Ancillary immunological study
An ancillary study will be performed in 42 patients enrolled in the coordinating centre to confirm or not preclinical data suggesting opioid-induced immunodepression30 and therefore a potential interest of OFA in sparing immune function. Blood samples will be drawn at D0 (morning before the surgery) then D2 (morning 2 days later) and D7 (before surgery) then D2 and D7 (or the day the patient leaves the hospital if scheduled before D7). Three tubes of 5 mL of blood in agar-free lithium heparinate (green top) tubes will be drawn at each of the three time points. The tubes must be shipped within 2 hours at room temperature to spare unstable factors such as plasma cytokines or HLA-DR expression levels. Two immunophenotyping analyses will be done by flow cytometry on the blood samples: quantification of regulatory T cells and measure of their activation markers, quantification of the circulating myeloid subpopulations, notably the suppressive myeloid cells, and the measure of HLA-DR expression. Quantification of circulating immunosuppressive cells (by flow cytometry) will be performed by the ‘Laboratoire de Suivi Immunologique des Thérapies Innovantes (SITI)’ of Rennes University Hospital. After analysis, remaining blood samples will be destroyed according to SITI’s procedures. Neither cells nor other blood-derived material will be conserved.
Statistical analysis and sample size calculation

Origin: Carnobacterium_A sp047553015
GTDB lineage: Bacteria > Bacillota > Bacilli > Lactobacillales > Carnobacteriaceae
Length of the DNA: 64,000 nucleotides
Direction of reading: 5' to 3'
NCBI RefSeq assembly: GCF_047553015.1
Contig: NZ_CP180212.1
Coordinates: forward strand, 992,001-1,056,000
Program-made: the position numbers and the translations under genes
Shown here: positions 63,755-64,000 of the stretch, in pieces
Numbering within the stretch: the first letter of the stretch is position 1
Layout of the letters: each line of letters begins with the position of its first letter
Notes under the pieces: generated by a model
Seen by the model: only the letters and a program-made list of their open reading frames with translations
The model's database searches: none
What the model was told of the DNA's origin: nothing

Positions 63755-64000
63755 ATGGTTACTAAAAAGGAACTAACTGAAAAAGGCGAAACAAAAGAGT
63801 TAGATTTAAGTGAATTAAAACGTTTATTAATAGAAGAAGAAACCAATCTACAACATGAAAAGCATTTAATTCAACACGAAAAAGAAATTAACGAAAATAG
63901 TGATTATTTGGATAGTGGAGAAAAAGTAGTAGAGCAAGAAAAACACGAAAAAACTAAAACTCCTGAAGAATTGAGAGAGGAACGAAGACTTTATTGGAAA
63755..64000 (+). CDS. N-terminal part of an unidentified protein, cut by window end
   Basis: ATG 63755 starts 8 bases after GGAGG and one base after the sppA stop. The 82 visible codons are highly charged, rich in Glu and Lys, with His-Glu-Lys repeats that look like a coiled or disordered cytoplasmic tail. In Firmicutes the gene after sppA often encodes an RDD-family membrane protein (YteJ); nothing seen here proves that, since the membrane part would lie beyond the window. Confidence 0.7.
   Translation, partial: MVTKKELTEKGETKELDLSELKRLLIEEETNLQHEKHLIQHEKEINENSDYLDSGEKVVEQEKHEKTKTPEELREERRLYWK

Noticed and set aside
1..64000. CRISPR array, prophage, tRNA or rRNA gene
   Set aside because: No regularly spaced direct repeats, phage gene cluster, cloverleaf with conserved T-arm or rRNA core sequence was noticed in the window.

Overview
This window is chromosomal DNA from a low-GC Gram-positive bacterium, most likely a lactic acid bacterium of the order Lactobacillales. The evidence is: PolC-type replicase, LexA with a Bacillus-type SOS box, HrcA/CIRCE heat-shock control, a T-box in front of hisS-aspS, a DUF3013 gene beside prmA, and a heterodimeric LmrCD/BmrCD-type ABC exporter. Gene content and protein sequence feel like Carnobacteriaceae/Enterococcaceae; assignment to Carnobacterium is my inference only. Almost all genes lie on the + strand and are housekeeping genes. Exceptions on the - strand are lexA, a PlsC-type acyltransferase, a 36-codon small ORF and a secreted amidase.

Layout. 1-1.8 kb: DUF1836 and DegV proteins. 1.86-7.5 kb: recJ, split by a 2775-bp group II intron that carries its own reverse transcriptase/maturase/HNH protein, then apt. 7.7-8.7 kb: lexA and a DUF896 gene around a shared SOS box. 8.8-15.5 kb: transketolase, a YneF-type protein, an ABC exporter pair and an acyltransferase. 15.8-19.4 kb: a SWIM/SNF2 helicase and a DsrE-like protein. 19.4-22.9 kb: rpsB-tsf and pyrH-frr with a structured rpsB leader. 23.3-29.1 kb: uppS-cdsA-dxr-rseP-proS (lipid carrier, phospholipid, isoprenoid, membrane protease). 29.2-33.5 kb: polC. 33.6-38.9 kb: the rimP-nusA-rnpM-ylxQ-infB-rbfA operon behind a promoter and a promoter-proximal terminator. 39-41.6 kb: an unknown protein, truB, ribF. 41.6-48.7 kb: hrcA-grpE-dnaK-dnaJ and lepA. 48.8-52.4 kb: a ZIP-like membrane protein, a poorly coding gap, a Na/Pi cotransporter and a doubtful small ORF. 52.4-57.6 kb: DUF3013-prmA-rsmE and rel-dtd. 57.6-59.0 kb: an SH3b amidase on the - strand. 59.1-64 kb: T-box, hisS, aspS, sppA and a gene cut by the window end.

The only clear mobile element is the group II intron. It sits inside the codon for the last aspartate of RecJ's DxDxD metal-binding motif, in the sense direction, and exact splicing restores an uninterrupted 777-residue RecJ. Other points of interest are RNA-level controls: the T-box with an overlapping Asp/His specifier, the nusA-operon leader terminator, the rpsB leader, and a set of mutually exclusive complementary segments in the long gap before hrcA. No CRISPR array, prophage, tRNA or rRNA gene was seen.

Statistical analysis will be performed on all randomised and evaluated patients (intention-to-treat analysis). It will be performed with SAS v.9.4 software (SAS Institute, Cary, North Carolina, USA) in the Methodology/Biometrics department of the Inserm 1414 Clinical Investigation Centre of Rennes. A first overall descriptive analysis and analysis by group will be performed. This consists of separate estimates, numbers and percentages for qualitative variables, means, SE, medians and interquartile intervals for quantitative variables. The normal feature of the distribution of quantitative variables is checked. Student’s t-test or Mann-Whitney U test, if necessary, will be used to compare quantitative variables, and χ2test or Fisher’s exact test, if necessary, will be used to compare qualitative variables between two groups at inclusion. The primary end point (composite end point) will be compared between the two groups with the χ2 test. Two interim analyses after inclusion of a third and two-thirds of the patients, and one final analysis are planned. Stopping rules will use the α spending function with the O’Brien-Fleming boundary. The cumulative values of α for each analysis are: 0.00021 at the first analysis, 0.01202 at the second analysis and 0.04626 at the final analysis (nTerim, V.1.1, Statistical Solutions, Cork, Ireland). The trial will be stopped early if the significance of the χ2 test is below these α values. For the analysis of the other end points, the same strategy as for baseline comparisons will be used. In addition, censored end points (time to achieve an Aldrete Score >9) will be compared using the log-rank test. Continuous end points repeatedly measured during the study will be compared using a repeated measure two-way (time, group) analysis of variance. For all these analyses, adjustments can be made in case of heterogeneity at inclusion. Possible adverse events are coded according to the MedDRA classification and are the subject of a descriptive analysis. Except for the interim analyses, a P value <0.05 will be considered as statistically significant for all analyses.